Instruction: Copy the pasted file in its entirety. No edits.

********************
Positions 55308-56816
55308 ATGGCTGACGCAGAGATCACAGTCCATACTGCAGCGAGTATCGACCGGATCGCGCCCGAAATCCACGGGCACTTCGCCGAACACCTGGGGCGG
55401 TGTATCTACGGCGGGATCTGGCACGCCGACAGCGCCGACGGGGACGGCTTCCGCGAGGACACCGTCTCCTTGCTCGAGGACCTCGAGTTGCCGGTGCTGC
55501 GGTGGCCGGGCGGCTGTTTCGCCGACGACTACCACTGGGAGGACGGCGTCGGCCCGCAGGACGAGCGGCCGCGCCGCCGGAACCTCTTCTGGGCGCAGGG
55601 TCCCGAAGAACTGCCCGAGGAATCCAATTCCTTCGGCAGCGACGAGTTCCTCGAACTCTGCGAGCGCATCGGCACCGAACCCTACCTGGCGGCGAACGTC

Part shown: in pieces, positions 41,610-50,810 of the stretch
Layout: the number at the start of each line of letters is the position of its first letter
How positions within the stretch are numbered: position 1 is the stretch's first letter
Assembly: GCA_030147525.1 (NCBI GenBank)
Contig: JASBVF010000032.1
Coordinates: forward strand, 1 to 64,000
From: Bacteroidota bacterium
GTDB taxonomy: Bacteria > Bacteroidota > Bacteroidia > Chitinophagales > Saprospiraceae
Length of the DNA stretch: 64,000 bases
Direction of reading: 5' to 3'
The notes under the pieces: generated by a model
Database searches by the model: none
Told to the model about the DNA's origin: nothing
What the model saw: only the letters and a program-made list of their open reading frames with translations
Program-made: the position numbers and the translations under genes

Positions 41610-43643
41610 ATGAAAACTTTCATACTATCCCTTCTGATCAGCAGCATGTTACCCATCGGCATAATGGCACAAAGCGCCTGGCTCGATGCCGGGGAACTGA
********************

Positions 55308-56816
55308 ATGGCTGACGCAGAGATCACAGTCCATACTGCAGCGAGTATCGACCGGATCGCGCCCGAAATCCACGGGCACTTCGCCGAACACCTGGGGCGG
55401 TGTATCTACGGCGGGATCTGGCACGCCGACAGCGCCGACGGGGACGGCTTCCGCGAGGACACCGTCTCCTTGCTCGAGGACCTCGAGTTGCCGGTGCTGC
55501 GGTGGCCGGGCGGCTGTTTCGCCGACGACTACCACTGGGAGGACGGCGTCGGCCCGCAGGACGAGCGGCCGCGCCGCCGGAACCTCTTCTGGGCGCAGGG
55601 TCCCGAAGAACTGCCCGAGGAATCCAATTCCTTCGGCAGCGACGAGTTCCTCGAACTCTGCGAGCGCATCGGCACCGAACCCTACCTGGCGGCGAACGTC

Part shown: in pieces, positions 41,610-50,810 of the stretch
Layout: the number at the start of each line of letters is the position of its first letter
How positions within the stretch are numbered: position 1 is the stretch's first letter
Assembly: GCA_030147525.1 (NCBI GenBank)
Contig: JASBVF010000032.1
Coordinates: forward strand, 1 to 64,000
From: Bacteroidota bacterium
GTDB taxonomy: Bacteria > Bacteroidota > Bacteroidia > Chitinophagales > Saprospiraceae
Length of the DNA stretch: 64,000 bases
Direction of reading: 5' to 3'
The notes under the pieces: generated by a model
Database searches by the model: none
Told to the model about the DNA's origin: nothing
What the model saw: only the letters and a program-made list of their open reading frames with translations
Program-made: the position numbers and the translations under genes

Positions 41610-43643
41610 ATGAAAACTTTCATACTATCCCTTCTGATCAGCAGCATGTTACCCATCGGCATAATGGCACAAAGCGCCTGGCTCGATGCCGGGGAACTGA